Archive for the ‘ Divorce ’ Category

Divorce Depositions In Orange County: What Can I Expect?

Posted on: February 22, 2017 by in Divorce
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Under California law, “discovery” is the process of gathering and organizing the testimony and exhibits in a case prior to a trial. A “deposition” is one of several tools that attorneys may use during the discovery process. A deposition is the under-oath testimony of a principal or a witness in a civil or a criminal proceeding, conducted prior to a trial, and usually at the office of one of the attorneys in the case.

However, a deposition is not always required in a California divorce proceeding. When the case is not complicated, and when the divorcing spouses can settle most of their disputes amicably, a deposition usually will not be needed. Depositions can be helpful, however, when matters in a California divorce are in dispute and the attorney conducting the deposition is fully trained, experienced, and prepared. This is a general informational discussion about depositions in California divorce proceedings, but for personalized legal advice regarding any actual divorce in this state, a divorcing spouse should consult an experienced Orange County divorce attorney.

ARE THERE DIFFERENT TYPES OF DEPOSITIONS?

First, let’s define some terms. The two types of depositions are called “party” depositions and “witness” depositions. A “party” in this context is typically one of the principals – that is, one of the divorcing spouses. Other persons may be deposed in “witness” depositions. Party divorce depositions in California are “noticed” – that is, requested – through written requests from one spouse’s attorney to the other. Witnesses are usually served a subpoena to appear for a deposition. A divorce deposition notice or a witness subpoena in California may also ask for particular documents to be produced.

If you are divorcing and your divorce attorney is taking a deposition on your behalf, try to be there. You can assist your attorney in both preparing for the deposition and during the deposition. If you are the person being deposed, try to relax. You will be responding to a number of questions. Depositions usually are conducted in a lawyer’s conference room or office with a court reporter present to record everything that’s said “on the record.”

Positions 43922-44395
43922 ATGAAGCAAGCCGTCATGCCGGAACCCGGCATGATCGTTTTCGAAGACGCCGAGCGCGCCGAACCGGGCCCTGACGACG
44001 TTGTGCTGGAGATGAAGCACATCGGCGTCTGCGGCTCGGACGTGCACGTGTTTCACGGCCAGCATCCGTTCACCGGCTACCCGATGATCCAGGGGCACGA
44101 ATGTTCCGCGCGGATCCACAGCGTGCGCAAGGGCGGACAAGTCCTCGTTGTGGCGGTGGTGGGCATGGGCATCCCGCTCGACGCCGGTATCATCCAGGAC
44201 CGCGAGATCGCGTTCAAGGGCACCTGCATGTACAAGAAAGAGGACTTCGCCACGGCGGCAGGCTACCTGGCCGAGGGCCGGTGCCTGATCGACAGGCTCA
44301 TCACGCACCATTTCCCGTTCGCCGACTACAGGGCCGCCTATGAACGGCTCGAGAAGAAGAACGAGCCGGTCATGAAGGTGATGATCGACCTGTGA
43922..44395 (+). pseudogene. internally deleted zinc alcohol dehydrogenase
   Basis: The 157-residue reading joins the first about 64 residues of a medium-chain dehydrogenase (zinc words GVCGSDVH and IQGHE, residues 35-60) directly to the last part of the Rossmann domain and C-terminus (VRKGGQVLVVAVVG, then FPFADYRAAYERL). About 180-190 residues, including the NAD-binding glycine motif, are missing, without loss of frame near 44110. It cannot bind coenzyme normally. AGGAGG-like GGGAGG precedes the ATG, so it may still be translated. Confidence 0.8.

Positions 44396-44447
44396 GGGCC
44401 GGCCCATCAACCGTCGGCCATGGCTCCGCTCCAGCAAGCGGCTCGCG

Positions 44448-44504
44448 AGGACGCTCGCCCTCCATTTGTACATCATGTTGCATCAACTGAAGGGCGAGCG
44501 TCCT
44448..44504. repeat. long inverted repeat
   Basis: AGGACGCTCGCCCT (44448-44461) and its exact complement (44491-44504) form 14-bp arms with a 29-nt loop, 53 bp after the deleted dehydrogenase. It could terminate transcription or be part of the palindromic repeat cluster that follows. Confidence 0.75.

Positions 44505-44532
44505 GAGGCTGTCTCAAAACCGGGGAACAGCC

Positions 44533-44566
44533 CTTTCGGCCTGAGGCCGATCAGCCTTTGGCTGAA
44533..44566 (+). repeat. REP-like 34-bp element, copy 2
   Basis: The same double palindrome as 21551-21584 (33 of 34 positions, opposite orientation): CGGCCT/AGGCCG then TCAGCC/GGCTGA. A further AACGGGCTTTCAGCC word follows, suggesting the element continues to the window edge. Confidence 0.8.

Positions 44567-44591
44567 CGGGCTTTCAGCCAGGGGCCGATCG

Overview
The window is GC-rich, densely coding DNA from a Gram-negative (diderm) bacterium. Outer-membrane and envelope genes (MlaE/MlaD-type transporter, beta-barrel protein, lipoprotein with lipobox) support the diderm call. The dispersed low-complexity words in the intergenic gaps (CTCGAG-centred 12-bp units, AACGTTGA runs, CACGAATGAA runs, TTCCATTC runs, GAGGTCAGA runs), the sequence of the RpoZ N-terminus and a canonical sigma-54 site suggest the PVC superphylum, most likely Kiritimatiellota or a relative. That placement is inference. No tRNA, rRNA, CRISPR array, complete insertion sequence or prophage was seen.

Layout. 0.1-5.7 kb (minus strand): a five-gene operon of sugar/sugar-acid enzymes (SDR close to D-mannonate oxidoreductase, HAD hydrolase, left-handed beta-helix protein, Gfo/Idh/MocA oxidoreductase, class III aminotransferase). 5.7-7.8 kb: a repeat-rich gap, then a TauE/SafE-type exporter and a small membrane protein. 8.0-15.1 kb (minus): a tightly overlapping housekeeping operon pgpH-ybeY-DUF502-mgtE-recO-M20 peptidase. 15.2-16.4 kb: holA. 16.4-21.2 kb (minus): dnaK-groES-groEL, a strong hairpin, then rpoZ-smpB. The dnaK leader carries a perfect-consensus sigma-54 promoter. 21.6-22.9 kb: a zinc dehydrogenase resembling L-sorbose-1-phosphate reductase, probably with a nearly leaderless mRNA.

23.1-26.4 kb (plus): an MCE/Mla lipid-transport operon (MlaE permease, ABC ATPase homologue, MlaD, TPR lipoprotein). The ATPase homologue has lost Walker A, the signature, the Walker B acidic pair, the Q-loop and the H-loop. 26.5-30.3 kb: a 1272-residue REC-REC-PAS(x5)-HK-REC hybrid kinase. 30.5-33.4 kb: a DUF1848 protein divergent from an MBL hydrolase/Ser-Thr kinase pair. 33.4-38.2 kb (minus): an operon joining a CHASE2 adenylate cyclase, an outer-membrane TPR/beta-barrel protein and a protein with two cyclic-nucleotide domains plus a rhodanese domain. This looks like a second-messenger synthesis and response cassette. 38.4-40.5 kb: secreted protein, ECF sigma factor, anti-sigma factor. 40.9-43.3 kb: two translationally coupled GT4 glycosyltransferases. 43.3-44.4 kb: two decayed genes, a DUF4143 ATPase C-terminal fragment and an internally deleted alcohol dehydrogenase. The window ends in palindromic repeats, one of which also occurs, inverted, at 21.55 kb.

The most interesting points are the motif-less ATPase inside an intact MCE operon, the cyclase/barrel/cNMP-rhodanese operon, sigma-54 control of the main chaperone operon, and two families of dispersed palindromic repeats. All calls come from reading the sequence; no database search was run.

HOW LONG CAN A DEPOSITION TAKE IN A CALIFORNIA DIVORCE?

The California Code of Civil Procedure says: “…a deposition examination of the witness by all counsel, other than the witness’ counsel of record, shall be limited to seven hours of total testimony. The court shall allow additional time, beyond any limits imposed by this section, if needed to fairly examine the deponent or if the deponent, another person, or any other circumstance impedes or delays the examination.…” In other words, seven hours is the goal, but there can be a number of exceptions. Some important tips to remember about being deposed in a California divorce include:

  • When you are being deposed, you must tell the truth. If you fail to do so, your spouse’s lawyer may find out, or a judge could find you in contempt of court. If there is anything that will negatively impact your deposition, discuss it with your divorce attorney prior to the deposition.
  • Wait until your spouse’s attorney completely asks a full question before you begin your answer.
  • Before you answer a question, wait another moment to see if your lawyer objects to the question.
  • If you do not understand the attorney’s question, simply say, “I don’t understand the question” or ask the attorney to re-phrase the question a bit more simply.
  • Never guess at an answer. If you are not sure of an answer, say, “I’m not sure.”
  • Changes can be made in the deposition’s transcript, but if you make too many changes, your credibility may be doubted.

IF YOU’RE DIVORCING, WHAT ELSE MUST YOU KNOW ABOUT DEPOSITIONS?

Divorce lawyers prepare extensively for depositions. They may even conduct a “practice” deposition with a client prior to any actual deposition. The practice session can help you to remember pertinent details so that those details will remain fresh in your mind when the real deposition takes place. Do not bring any notes with you to a deposition; conceivably, your notes could become evidence that your spouse’s attorney may be allowed to examine.

As Orange County divorce attorney Brian Bayati explains, “A deposition is utilized by litigants in divorce proceedings to discovery various facts and obtain various documents from an opposing party. A deposition is an interrogation style proceeding during which the deponent is obligated to answer questions, under oath, posed by opposing counsel. It is not recommended that a party appear at a deposition without counsel, as deposition testimony may be used at trial to establish various critical facts.”